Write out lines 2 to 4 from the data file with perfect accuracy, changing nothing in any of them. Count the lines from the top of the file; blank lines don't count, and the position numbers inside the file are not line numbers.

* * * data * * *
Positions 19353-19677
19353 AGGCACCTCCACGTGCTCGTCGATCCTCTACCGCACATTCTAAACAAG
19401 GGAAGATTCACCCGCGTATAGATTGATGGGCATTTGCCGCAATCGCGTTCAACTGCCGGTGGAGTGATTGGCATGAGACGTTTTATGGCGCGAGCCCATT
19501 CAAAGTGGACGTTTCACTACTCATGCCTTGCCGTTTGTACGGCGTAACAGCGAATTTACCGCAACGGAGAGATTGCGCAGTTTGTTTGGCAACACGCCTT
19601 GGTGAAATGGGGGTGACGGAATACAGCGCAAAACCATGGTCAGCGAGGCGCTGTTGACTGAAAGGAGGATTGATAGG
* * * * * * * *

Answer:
19353 AGGCACCTCCACGTGCTCGTCGATCCTCTACCGCACATTCTAAACAAG
19401 GGAAGATTCACCCGCGTATAGATTGATGGGCATTTGCCGCAATCGCGTTCAACTGCCGGTGGAGTGATTGGCATGAGACGTTTTATGGCGCGAGCCCATT
19501 CAAAGTGGACGTTTCACTACTCATGCCTTGCCGTTTGTACGGCGTAACAGCGAATTTACCGCAACGGAGAGATTGCGCAGTTTGTTTGGCAACACGCCTT